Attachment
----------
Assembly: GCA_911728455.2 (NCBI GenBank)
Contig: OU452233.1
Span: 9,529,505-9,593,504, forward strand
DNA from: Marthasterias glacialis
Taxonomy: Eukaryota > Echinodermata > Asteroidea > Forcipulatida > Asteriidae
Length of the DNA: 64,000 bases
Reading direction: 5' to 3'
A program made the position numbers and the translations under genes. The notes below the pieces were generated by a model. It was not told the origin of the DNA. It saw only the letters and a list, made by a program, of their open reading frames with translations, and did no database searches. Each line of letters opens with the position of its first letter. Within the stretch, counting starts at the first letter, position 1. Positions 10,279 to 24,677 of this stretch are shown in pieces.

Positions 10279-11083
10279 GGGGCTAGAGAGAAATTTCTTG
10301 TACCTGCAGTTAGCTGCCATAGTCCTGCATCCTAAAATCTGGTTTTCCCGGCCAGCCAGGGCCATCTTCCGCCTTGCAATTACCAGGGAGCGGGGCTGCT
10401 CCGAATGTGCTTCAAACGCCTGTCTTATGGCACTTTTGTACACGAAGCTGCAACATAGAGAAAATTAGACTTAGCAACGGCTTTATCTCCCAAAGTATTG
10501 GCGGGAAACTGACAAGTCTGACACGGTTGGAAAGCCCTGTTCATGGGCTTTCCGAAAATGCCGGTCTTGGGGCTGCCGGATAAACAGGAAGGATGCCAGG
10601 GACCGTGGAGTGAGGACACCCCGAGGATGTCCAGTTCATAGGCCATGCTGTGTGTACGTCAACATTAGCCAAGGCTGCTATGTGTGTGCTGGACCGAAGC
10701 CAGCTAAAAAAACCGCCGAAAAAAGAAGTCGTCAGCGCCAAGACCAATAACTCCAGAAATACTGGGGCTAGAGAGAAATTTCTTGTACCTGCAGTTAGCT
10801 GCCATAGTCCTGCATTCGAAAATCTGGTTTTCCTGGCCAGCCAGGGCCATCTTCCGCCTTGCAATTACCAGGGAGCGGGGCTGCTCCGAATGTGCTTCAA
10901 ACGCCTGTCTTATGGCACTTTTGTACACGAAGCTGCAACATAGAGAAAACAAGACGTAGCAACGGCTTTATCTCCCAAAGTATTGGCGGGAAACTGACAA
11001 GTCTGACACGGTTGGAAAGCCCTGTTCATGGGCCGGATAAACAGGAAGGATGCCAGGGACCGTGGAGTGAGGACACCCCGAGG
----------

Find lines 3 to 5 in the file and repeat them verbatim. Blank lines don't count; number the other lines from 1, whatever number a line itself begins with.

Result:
Span: 9,529,505-9,593,504, forward strand
DNA from: Marthasterias glacialis
Taxonomy: Eukaryota > Echinodermata > Asteroidea > Forcipulatida > Asteriidae